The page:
Meet A Neurobiologist Who's Mapping The Human Brain

Cori Bargmann, co-chair of the BRAIN Initiative, envisions where the project is heading

Cori Bargman, Rockefeller University neurobiologist
Marius Bugge

Arguably more ambitious than the Human Genome Project or the Apollo program, the Brain Research Advancing Innovative Neurotechnologies Initiative endeavors to demystify our least understood organ—and the one that makes us most human. Announced by President Obama in 2013, the 12-year, $4.5-billion undertaking aims to establish links between brain function and behavior, and to develop tools that will help us finally get to the bottom of conditions such as Alzheimer’s, autism, and depression. As the project’s planning co-chair, Rockefeller University neurobiologist Cori Bargmann spent the past year assembling expert teams and vetting research ideas. Now, she says, the real work begins. In her own words:

I don’t expect science to be at the very top of the political agenda. But a whole lot of scientists—and the president himself—said this is the time to figure out the brain. We began by organizing workshops with thousands of researchers in different fields, asking questions about brain chemistry, imaging, and tools: What do we have? What’s on the horizon? What do we really need?

In the past century of neuroscience, there’s been a lot of analysis of individual neurons and synapses, and, more recently, imaging of the whole brain. But we scientists think everything of substance happens in between these two scales. It’s as if you’re studying New York City with a microscope and satellite images. But what you really want is to look at it on a human scale.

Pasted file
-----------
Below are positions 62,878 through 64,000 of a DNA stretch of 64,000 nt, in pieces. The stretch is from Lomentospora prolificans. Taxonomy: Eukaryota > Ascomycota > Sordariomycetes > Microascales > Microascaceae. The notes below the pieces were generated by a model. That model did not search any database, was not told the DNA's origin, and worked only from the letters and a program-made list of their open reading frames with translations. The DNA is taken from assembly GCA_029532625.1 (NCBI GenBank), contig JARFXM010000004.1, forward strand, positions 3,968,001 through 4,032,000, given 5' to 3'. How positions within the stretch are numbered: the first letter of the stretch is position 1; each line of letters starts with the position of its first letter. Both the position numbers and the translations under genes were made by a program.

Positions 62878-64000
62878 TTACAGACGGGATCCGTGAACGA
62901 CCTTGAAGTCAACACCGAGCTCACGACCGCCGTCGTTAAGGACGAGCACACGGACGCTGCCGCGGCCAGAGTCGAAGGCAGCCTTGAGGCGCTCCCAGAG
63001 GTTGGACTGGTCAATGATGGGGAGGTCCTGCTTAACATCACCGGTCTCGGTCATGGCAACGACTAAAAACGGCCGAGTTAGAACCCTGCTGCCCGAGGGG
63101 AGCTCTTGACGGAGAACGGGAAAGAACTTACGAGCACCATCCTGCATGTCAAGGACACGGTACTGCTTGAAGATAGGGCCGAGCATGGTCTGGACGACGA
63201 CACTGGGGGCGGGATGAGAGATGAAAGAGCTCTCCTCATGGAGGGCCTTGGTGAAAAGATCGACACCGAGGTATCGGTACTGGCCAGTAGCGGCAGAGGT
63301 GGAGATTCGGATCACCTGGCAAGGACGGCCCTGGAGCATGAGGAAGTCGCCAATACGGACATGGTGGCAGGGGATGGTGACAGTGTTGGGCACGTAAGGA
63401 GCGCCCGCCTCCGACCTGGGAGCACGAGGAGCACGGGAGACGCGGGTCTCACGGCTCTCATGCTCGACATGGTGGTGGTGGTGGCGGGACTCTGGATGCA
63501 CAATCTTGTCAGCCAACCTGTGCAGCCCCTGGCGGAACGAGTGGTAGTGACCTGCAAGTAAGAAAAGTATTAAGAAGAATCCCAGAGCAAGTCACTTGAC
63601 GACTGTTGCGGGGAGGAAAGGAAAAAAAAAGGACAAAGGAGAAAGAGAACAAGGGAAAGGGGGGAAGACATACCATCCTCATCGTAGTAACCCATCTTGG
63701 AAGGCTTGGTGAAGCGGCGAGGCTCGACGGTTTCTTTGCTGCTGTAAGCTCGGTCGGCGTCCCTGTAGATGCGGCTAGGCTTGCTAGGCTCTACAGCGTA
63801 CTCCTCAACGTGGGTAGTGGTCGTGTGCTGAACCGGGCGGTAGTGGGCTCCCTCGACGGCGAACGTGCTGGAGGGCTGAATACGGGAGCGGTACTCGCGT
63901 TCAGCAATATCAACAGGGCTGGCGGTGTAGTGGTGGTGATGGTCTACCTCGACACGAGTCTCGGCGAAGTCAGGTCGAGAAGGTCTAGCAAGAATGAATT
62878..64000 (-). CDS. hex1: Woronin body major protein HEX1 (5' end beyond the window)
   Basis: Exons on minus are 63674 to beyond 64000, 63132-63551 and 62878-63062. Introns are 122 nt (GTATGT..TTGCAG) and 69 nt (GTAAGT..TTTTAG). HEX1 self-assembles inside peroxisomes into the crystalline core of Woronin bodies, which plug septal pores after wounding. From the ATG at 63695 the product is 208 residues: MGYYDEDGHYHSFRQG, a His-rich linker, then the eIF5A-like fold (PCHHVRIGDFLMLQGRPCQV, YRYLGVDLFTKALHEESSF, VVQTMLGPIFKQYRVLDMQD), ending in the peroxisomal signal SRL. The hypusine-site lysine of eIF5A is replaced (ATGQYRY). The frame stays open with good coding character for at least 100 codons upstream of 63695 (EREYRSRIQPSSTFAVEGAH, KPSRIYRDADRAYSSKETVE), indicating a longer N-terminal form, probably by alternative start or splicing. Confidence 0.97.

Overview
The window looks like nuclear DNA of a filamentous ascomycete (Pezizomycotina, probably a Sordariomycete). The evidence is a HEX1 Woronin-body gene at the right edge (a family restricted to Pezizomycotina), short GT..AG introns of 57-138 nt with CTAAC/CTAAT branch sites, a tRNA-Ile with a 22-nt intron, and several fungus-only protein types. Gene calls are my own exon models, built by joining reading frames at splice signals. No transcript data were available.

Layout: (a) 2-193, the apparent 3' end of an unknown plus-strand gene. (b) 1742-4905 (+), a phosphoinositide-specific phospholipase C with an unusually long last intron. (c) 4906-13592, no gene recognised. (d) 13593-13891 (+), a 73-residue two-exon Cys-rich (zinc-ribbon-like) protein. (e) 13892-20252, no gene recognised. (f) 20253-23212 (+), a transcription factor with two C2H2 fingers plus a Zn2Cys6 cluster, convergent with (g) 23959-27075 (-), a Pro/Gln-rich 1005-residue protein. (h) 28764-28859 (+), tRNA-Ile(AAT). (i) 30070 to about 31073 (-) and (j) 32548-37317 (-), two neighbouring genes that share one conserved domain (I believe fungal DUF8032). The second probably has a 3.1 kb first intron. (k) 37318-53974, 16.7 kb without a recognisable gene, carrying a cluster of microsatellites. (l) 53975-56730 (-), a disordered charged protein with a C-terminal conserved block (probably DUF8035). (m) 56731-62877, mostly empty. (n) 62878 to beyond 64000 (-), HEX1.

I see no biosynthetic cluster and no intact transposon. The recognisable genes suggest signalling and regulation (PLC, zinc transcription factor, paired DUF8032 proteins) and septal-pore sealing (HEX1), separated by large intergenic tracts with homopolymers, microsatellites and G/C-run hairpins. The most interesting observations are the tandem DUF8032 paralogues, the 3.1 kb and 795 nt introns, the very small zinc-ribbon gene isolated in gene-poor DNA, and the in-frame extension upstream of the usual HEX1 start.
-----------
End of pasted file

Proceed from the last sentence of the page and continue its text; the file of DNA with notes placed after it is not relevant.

"The brain is the most complicated object in the universe. What could be cooler than understanding that?"

To study that intermediate level, our microscopy and optogenetics technology—despite how far it’s come—still needs to be 100 times better. So the initiative is bringing together experimentalists and theorists from different disciplines, well beyond neuroscience. DARPA, for example, is interested in developing hardware to treat soldiers’ PTSD. Our goal is to build up the science and the tools so that everyone can use them.

Within a couple of years, the BRAIN Initiative could enable us to answer at least basic questions, like how many different kinds of cells are in the brain. We want to see the interconnected nerves that give rise to thoughts, actions, and emotions. And we are taking lessons from the brain to make computers more like networks of neurons, which don’t draw much power at all. Will we understand the basis of consciousness or creativity? No, I think not. You can’t plant a flag in it that way. But maybe we’ll discover them by accident. This is science, not engineering. In engineering, you know exactly where you’re headed. In science, you don’t know where you’re going until you get there.

—As told to Breanna Draxler

This article was originally published in the February 2015 issue of Popular Science.